Mission Ridge Ski & Board Resort
Ski & Snowboard School • Terrain Parks • Live Events • Restaurant • 7500 Mission Ridge Rd, Wenatchee, WA 509.663.6543
Our day started around dark:30 as we loaded up the gear set out the night before. Some coffee brewed and we double checked to make sure we had everything: boots, gloves, goggles, check!
Not a long drive from Wenatchee but an early departure is necessary for first-tracks. One of the first in the parking lot and we get a great spot, a stones throw from the lodge. Strapped on my board and we were on our way up Chair 1. The air is crisp and a bit foggy but as we climb in elevation the sun starts to peek through. Just a quick ride from lift 1 to 2 and now we're climbing again, this time to the summit.
Ok now it's really cold but in a few minutes we'll be carving our way down the mountain at blistering speeds and temperature will be the last thing on our minds. The sun is officially out and you can just make out Mt. Rainier in the distance as we crest the final ridge. One final gear check, boots strapped in, quick photo of the valley to prove we were here and we're on our way.
Nothing beats a powder day!
300 Days of Sun!
Light powder. Tons of sun. Amazing views. Terrain that fits everyone in the family. That's Mission Ridge. Only 12 miles from Wenatchee, the ski area is built into a 2,000 acre basin on the eastern side of the Cascade Mountains. They are a little higher, a little drier, and quite a bit "sunshiner" than the other mountains in our area. That means when storms come in, they drop a different kind of snow at Mission Ridge: light, dry powder.
More than 36 designated runs spread over 2,000 spectacular acres of trails, chutes, screamers, and bowls, with a 2,250 foot vertical drop. Amazing backcountry that is about as easy to access as you'll find; just be sure to check in with ski patrol before you go! .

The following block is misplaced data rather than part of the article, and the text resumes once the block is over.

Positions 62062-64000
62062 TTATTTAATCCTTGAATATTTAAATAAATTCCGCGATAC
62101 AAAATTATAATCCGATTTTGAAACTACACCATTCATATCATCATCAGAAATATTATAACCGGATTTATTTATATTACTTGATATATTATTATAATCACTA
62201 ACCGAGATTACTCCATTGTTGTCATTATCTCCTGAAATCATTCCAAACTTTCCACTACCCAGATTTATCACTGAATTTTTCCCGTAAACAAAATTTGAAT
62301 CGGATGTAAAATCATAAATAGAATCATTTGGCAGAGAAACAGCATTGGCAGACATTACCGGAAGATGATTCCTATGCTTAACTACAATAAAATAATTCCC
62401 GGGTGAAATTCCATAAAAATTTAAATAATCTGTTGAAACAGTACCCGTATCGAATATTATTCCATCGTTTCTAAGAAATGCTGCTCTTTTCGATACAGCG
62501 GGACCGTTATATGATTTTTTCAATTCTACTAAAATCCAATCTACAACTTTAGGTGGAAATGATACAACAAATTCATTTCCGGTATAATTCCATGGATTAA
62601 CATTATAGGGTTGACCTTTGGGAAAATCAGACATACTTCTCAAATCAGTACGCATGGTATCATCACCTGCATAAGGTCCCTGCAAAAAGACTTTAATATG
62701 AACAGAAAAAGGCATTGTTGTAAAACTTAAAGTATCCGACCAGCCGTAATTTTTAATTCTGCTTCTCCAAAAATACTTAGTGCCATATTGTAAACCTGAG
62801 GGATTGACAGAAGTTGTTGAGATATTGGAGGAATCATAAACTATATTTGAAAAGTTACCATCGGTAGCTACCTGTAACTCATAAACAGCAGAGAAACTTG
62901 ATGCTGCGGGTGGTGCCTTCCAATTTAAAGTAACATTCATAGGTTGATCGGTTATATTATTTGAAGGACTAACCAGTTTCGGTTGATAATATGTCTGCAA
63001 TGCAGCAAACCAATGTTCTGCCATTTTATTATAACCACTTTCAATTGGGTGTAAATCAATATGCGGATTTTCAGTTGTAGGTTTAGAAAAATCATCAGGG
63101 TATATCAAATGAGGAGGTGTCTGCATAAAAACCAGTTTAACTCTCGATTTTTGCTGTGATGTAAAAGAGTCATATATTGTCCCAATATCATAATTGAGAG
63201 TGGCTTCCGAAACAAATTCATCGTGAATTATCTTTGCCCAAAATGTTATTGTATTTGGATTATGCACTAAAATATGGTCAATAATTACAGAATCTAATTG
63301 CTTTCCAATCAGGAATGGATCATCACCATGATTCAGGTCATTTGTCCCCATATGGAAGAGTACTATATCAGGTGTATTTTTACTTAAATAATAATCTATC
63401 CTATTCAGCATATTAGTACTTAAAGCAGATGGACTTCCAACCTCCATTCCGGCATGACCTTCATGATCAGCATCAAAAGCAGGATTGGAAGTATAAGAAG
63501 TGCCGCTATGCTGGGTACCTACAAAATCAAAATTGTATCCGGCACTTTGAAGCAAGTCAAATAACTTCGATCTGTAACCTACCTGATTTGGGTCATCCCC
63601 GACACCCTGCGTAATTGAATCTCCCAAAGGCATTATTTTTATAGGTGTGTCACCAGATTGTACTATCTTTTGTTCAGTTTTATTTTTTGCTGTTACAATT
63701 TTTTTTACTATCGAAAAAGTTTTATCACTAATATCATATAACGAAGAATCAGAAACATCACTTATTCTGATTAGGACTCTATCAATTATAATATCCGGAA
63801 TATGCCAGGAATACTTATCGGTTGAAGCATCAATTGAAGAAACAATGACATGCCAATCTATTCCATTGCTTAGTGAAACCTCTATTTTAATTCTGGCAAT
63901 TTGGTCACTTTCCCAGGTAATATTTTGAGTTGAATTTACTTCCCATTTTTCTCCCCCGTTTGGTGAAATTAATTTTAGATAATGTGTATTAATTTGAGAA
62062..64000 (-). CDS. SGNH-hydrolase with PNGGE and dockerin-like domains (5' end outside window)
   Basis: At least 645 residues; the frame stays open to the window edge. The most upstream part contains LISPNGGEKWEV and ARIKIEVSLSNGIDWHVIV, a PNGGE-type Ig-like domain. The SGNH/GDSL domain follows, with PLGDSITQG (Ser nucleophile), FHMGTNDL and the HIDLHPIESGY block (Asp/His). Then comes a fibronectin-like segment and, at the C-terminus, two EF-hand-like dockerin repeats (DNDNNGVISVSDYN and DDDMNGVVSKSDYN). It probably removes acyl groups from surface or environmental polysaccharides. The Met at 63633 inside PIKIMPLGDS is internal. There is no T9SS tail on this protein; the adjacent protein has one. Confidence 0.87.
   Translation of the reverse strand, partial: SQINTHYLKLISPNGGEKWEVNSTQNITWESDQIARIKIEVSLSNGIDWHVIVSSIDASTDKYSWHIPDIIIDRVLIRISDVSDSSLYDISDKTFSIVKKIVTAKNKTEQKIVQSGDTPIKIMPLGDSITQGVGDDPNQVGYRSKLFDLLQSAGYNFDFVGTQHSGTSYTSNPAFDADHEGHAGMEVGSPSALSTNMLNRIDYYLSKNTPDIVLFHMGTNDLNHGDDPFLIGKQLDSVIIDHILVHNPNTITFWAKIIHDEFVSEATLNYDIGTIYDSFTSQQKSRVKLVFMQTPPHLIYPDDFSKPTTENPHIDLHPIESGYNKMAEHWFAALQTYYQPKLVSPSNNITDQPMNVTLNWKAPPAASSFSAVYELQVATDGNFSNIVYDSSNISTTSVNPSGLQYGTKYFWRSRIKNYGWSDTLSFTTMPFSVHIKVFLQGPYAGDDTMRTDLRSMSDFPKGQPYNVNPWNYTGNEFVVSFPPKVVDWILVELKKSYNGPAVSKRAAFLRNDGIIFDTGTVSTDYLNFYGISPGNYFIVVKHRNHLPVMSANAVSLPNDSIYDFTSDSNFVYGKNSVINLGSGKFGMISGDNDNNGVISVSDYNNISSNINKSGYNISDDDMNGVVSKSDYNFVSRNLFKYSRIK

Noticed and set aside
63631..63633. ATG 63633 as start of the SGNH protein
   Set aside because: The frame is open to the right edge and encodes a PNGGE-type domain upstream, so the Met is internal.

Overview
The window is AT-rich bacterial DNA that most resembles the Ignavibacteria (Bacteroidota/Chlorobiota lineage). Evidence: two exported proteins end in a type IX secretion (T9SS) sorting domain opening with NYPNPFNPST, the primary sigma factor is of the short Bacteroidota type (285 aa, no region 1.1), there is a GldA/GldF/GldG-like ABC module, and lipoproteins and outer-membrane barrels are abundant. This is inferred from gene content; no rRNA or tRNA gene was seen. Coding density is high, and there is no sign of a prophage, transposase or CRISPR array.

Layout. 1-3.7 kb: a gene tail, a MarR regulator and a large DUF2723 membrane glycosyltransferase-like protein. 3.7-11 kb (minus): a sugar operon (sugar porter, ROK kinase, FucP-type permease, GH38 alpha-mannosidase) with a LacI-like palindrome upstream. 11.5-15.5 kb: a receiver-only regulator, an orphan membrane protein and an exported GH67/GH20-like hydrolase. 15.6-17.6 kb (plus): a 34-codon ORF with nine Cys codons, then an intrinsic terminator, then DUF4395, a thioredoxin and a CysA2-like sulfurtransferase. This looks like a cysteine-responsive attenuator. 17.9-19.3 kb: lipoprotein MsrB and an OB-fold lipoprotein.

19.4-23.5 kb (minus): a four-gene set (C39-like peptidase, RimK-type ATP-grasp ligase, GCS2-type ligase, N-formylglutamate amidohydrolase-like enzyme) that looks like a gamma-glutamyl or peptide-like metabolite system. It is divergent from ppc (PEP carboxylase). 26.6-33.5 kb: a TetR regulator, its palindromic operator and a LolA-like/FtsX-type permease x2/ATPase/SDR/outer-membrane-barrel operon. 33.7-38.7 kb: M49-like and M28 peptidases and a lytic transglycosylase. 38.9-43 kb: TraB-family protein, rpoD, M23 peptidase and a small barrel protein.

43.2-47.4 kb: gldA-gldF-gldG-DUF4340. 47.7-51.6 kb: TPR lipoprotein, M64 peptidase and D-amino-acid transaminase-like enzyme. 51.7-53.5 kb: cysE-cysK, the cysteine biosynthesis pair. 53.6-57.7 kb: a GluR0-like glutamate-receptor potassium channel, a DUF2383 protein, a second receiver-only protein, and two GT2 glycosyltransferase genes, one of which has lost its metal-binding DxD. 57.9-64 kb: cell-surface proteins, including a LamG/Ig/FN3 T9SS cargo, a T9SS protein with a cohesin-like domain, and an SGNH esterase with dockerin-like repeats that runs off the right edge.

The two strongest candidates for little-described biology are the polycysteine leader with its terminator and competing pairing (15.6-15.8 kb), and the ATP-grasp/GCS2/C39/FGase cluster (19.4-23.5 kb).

HISTORY OF BOMBER BOWL:
On a stormy night of September 30, 1944, Flight Crew 22, on a training mission from Walla Walla Army Air Base, found itself off course and lost above the rugged Cascade Mountain Range. They were flying a B – 24 “Liberator” Heavy Bomber. The night was rainy and the valley was enshrouded with heavy fog. Around 8:00 p.m. the Beehive Lookout reported Hearing the drone of a planes engines as it passed directly overhead. Within moments a fire was seen faintly illuminating the fog, alerting the lookout that the plane had probably crashed. Due to the darkness, weather. And terrain, search efforts were delayed. The next morning when a rescue party reached this rocky bowl, just 500 feet below the crest of Mission Ridge, they found the flames had been extinguished by the heavy rainfall from the previous night. Pieces of the wreckage were strewn hundreds of yards across the slope and the bodies of all six crew members were found.
There were no survivors.